The ‘farcical handling’ of an Afghan asylum seeker’s case? How many times have we heard that before?
The difference this time is that the Afghan asylum seeker was an interpreter who had worked for British forces – and had been injured in a Taliban bomb blast in Afghanistan – and there was clear documentary evidence to prove this. And the condemnation of the ‘farcical handling’ comes from the Daily Mail.
None of us are under any illusions about why this story – among the thousands of people’s lives ruined and put at risk by UKBA – was featured as a positive piece on asylum in the Daily Mail. The ‘betrayal‘ theme is prevalent in all the media coverage of the story, and the fact that the story was broken by BBC/newspaper defence correspondents underlines that Mr Hottak’s position as an interpreter for ‘our troops’ is what has made this story stand out.
An asylum seeker whose life is at risk because he helped the British army, with indisputable documents to prove who he is and that he’s at risk. This doesn’t reflect the majority of Afghans who flee their country (mostly to countries such as Pakistan and Iran but some do survive the hazardous journey to the UK). But Mr Hottak’s story is important, because it shows that if even he if disbelieved by UKBA, the asylum system isn’t working. And it’s not just NCADC and its supporters – who are in no doubt this is the case – saying it. Spreading the message that the asylum system does not protect those it needs to, and lives are therefore put at risk, is crucial.
Mr Hottak’s story may not be representative, but it’s an opportunity to start a discussion. If the cynical disbelief and endemic incompetence at UKBA blinds the department to overwhelming proof of risk, what hope do the many young boys who are sent by their families out of Afghanistan for their own safety have? Often these boys do not know why they have been sent. Usually (though not always) it’s before anything has happened to them personally – but their families are already scarred by attacks, kidnappings and killings and they fear their sons will be next.
Proving this risk is very difficult. As Asef, the young Afghan in the play Mazloom, based on the experiences of young Afghan asylum seekers who attend MAWAW in London, says: ‘This is Afghanistan. You can’t just put my name into a computer and my life comes out. Even Karzai, the president, doesn’t have that’.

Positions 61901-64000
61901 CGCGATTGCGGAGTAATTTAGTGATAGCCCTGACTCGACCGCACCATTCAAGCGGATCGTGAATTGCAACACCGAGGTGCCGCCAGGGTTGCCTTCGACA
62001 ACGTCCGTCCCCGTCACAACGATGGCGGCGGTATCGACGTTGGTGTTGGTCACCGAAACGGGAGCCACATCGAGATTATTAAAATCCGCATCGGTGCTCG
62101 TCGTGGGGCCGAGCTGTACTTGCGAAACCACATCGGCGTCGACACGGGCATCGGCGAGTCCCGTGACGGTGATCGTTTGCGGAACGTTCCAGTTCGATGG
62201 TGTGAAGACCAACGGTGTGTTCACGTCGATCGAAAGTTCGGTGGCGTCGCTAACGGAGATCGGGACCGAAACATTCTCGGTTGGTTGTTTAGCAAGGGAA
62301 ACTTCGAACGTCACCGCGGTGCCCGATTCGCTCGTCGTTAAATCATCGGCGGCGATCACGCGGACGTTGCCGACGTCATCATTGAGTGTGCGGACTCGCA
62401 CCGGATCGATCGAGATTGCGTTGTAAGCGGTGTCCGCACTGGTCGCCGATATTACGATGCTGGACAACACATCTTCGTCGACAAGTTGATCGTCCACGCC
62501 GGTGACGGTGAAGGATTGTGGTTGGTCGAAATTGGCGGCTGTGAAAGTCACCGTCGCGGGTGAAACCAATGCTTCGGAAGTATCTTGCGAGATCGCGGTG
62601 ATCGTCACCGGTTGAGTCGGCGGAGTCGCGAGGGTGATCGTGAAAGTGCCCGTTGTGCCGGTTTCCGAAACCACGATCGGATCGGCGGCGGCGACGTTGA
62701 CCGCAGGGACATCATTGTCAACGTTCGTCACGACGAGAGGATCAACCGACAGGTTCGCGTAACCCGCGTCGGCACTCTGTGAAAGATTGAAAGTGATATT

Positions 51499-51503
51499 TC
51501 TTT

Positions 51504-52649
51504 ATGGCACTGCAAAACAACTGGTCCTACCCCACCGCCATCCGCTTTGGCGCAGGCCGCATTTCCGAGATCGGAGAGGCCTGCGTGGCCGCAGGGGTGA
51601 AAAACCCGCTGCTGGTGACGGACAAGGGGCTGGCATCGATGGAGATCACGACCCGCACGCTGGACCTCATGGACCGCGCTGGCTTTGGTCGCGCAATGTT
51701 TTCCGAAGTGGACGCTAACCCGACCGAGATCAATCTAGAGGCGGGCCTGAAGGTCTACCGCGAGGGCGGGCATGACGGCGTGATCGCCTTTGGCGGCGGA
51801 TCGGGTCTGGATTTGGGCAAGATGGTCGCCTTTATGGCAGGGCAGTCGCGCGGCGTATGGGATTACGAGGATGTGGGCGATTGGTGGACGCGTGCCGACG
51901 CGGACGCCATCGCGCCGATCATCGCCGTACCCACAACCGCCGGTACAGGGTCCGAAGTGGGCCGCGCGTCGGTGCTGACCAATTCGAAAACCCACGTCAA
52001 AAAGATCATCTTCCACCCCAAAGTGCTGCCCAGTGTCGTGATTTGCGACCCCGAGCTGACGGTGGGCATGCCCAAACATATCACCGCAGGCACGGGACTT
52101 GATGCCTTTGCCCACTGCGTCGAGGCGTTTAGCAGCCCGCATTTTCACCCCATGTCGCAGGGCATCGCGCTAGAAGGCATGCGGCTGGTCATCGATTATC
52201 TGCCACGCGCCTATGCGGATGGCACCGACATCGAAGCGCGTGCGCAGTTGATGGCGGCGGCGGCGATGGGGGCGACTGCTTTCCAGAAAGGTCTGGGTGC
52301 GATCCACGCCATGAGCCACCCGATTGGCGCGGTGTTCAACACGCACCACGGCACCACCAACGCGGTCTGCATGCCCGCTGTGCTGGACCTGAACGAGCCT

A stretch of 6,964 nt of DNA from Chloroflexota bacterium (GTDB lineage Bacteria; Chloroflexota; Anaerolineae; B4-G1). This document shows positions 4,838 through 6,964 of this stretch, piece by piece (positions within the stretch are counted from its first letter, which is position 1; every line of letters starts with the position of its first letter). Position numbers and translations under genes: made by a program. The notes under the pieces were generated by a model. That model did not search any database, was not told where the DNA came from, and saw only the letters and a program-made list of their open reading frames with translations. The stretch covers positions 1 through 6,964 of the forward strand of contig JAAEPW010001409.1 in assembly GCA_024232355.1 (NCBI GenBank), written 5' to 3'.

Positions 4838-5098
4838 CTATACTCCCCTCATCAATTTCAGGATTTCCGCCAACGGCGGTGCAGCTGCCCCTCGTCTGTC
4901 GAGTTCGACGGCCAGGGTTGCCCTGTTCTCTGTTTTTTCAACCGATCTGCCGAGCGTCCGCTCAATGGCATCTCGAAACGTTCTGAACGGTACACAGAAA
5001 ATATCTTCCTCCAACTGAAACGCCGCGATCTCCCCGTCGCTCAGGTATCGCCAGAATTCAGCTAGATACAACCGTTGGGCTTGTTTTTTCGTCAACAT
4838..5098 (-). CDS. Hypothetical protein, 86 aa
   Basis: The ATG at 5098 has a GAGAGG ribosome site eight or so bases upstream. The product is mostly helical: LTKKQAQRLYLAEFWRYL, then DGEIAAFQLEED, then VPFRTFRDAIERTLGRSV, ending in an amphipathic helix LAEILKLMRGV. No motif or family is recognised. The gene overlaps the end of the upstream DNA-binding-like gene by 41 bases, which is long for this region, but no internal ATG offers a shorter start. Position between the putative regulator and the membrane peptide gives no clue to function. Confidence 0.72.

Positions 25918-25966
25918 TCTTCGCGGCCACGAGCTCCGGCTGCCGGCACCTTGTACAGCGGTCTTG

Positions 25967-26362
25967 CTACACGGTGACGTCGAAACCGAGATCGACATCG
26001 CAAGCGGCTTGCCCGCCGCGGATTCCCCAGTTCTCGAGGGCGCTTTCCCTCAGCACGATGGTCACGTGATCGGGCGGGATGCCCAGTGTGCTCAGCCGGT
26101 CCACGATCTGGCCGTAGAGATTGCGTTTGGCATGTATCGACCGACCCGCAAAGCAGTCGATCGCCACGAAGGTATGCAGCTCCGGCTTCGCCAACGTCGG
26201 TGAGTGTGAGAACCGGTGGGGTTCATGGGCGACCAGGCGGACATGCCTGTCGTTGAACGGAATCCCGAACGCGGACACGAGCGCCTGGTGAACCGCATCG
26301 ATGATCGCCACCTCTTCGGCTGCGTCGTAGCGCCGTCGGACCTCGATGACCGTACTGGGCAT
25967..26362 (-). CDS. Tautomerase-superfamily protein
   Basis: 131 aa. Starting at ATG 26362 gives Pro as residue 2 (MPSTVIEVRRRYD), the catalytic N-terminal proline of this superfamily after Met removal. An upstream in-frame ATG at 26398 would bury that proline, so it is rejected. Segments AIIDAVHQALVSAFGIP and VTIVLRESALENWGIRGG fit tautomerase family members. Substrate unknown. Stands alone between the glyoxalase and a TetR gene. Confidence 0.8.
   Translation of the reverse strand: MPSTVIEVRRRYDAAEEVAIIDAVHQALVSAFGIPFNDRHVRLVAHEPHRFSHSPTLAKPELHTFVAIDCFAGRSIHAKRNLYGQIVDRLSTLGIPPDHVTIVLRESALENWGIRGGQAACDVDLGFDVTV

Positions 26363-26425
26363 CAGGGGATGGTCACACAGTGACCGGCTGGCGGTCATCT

Trying to get evidence of individual risk can put the young person’s family in danger. Many young Afghans have lost all contact with their families after fleeing at a very young age and simply cannot remember or cannot access the evidence.
And whilst the asylum system (and the Refugee Convention) is based on protecting those who are risk as individuals because of who they are, the situation in Afghanistan is not that straightforward. There are weekly reports of terrible bomb attacks killing civilians (see our country of origin information blog for more information on this). Incomprehensible numbers of Afghans are internally displaced and many die during the harsh winters, or live in terrible conditions in the slums in Kabul and other cities.
Children and young people are particularly at risk and while recent caselaw in the UK helps establish this (notably AA Afghanistan and KA and Others), too many young people are unrepresented or poorly represented, and confused about what they are supposed to be doing and what is happening with their case.
In the light of this, it is unacceptable that anyone is being deported to Afghanistan. And we are not talking about one or two people. Dozens of young Afghans are removed against their will on ghost charter flights almost every fortnight, flights that leave in the middle of the night from unspecifed airports and operated by un-named companies.
If the UK government does not believe it’s doing anything wrong in deporting young people to a warzone, when their lives and their futures are here in the UK, why does it do it in the dead of night in shady operations that have no public scrutiny?
People are angry, people are ashamed the UK is doing this, people are scared about the young people they know and love. The movement is growing and we want you to come on board!
Join the conversation
There is a Facebook group and for those that dislike Facebook, an email group. To join the Facebook group, click here. To join the email group, email email@example.com
Find out more
You can get involved with local groups working with young asylum seekers, many of whom are from Afghanistan, through the Young People Seeking Safety network.
Read about individual campaigns NCADC is supporting here.
Spread the word
Explain to your MP this is their responsibility and that they should take a stand against deportations to Afghanistan